The easiest way of envisaging the trajectory of the next few weeks is to imagine Corbyn not May at the helm of our Brexit negotiations. The Tory campaign will want nobody to have that on their minds three weeks from now.

Everything still points to a seminal Tory landslide, the return of two-party politics and, once more, Labour Party summer civil war

  • chrisjones2

    Ashcroft is due to publish a very detailed constituency forecast today. It should be harrowing for theShadow Cabinet and interesting for the rest of us

  • Skibo

    The thing I cannot understand with the electioneering so far is the small crowds that are seen for the Theresa May public appearances and the massive crowds that follow Corbyn.
    So far Theresa has managed to empty factories for visits and bus in her placard waving members. Se was caught out in one particular visit where the news showed a massive crowd standing at the side of the bus for her speech but a bystander took a wider photo that showed it was probably a maximum of 30 people there if that!
    Will the electorate continue to be hoodwinked and why are the TV news programmes allowing for this obvious bending of the truth?

  • hgreen

    It’s quite easy to understand the small crowds for Teasy. Her daily mail handlers know she doesn’t have the skills or personality to think on her feet so she’s kept in secure environments.

  • You tend to find that activism is a much more popular pastime if you are left wing. It has always been the case that the labour party turns out these big rallies and it has no correlation to the voting intentions of the public. It is also the case that left wing activists can descend on a tory party event in a public space very quickly.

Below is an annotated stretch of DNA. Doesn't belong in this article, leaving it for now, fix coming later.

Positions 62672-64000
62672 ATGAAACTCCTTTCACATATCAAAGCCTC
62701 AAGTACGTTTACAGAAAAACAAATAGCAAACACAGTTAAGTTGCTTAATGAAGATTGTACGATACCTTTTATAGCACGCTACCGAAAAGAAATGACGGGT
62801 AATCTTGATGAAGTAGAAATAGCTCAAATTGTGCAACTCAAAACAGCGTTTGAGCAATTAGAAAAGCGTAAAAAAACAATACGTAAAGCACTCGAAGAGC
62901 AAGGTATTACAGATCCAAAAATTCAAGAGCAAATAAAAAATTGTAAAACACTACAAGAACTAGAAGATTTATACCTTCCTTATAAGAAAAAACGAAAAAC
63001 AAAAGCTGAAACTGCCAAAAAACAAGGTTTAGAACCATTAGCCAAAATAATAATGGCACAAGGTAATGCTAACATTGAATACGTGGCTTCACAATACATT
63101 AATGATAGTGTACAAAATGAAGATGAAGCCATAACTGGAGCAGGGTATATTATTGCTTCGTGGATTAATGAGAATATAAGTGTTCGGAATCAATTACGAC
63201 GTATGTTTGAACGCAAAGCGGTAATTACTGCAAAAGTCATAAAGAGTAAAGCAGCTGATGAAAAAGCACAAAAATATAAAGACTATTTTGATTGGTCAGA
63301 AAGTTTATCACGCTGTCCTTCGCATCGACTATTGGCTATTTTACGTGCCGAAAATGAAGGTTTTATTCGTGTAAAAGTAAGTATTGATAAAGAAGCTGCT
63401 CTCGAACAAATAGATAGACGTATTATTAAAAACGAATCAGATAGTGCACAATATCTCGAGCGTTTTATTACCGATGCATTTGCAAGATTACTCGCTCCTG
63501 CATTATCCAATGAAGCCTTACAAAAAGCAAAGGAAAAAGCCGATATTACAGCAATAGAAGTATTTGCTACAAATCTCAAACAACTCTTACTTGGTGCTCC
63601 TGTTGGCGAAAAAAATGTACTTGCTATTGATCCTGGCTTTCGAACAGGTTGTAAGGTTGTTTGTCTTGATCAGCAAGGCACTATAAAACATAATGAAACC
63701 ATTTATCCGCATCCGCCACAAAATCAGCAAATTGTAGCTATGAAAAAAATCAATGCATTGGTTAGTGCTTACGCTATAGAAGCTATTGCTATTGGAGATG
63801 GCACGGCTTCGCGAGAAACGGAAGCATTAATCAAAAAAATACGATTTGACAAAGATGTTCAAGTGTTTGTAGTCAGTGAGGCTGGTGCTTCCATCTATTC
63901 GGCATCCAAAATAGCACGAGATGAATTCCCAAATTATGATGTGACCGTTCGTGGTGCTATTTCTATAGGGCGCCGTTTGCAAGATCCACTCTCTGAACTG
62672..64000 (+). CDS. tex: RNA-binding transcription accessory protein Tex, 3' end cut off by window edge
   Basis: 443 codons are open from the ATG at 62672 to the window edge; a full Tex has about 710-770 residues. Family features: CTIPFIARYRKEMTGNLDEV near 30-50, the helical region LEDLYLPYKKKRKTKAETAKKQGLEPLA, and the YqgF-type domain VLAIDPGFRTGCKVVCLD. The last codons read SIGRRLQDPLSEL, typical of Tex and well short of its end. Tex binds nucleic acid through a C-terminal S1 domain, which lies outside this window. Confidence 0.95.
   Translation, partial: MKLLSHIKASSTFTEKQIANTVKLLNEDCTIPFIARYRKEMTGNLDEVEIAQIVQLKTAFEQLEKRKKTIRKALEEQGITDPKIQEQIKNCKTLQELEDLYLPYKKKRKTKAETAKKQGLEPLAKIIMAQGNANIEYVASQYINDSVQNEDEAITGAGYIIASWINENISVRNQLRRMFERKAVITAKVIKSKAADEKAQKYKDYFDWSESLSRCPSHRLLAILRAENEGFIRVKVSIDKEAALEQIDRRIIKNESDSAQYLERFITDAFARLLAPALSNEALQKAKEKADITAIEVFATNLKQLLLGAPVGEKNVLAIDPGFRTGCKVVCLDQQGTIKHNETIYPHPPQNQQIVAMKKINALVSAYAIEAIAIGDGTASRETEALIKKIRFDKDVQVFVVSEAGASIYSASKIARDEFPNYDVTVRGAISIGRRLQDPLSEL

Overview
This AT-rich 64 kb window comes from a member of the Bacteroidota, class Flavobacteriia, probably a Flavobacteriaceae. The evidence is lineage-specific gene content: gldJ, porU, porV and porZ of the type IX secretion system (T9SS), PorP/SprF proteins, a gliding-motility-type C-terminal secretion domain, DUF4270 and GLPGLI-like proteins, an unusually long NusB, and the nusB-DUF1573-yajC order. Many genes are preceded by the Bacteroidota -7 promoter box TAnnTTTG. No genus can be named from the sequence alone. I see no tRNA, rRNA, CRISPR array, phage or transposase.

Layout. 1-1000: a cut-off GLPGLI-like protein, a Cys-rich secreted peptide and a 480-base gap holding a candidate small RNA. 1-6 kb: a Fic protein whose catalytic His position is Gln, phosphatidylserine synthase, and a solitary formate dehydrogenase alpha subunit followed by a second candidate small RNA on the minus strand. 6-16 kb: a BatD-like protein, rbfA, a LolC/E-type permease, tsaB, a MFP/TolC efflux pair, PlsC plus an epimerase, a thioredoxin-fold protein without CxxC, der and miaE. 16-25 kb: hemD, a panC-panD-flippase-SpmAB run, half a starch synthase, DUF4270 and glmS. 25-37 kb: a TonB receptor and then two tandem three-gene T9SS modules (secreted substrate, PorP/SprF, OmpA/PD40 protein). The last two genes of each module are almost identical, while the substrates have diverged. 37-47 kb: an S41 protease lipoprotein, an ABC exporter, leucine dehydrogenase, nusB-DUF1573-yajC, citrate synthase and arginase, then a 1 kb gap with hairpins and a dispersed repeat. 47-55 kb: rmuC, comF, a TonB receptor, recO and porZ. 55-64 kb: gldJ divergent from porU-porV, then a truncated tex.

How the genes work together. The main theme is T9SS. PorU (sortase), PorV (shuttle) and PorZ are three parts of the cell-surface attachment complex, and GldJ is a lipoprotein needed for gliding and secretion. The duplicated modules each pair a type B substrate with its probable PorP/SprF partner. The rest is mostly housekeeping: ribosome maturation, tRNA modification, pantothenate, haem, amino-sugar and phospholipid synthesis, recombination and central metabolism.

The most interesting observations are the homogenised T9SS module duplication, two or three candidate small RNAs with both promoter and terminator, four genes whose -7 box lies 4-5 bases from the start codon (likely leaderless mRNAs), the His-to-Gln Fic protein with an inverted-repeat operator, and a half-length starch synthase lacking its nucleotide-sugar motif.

By contrast, most people who vote tory turn up and do it on election day, and then go home again. They don’t go to rallies and protest marches. So I would infer the grand sum of zero from how the campaign visits are attended.

    The Scottish independence referendum was a very good lesson on this point. There were yes placards in half the windows in the country, and street stalls on every street corner. You would have got the impression that it was going to be a landslide yes vote, and that never materialised. Again, the left wing, politically active people jumped behind that cause, and the so called “silent majority” just went about their daily business.

  • chrisjones2

    Lord Ashcroft has published revised and detailed Constituency by Constituency polls on opinions and a forecast of outturn

    Forecast is

    Conservatives to have between 406 and 415 seats with an overall Majority of between 162 and 180

    Labour to have between 152 and 164 seats ie less seats than the Tories have as an overall majority!

    Lib Dems to have 10 to 14 ie a few more than 2015

    Nats to have 45 to 48 a significant drop and resurgence of the Conservatives

    This will leave Labour utterly paralysed with Corbyn clinging on claiming it wasn’t as bad as it might have been. The infighting will then begin

  • Zorin001
  • Abucs

    If those projections hold up, it will be interesting to see which new direction the Labour Party might follow after the election. Or perhaps the strategy will be to hope people tire of the Tories at some point.

  • chrisjones2

    Well Labour currently have 232 seats and are forecast to lose say 70 of those (about 1/3 of all their seats). That is an utter disaster for them so I am not sure how Steve sees this as positive for them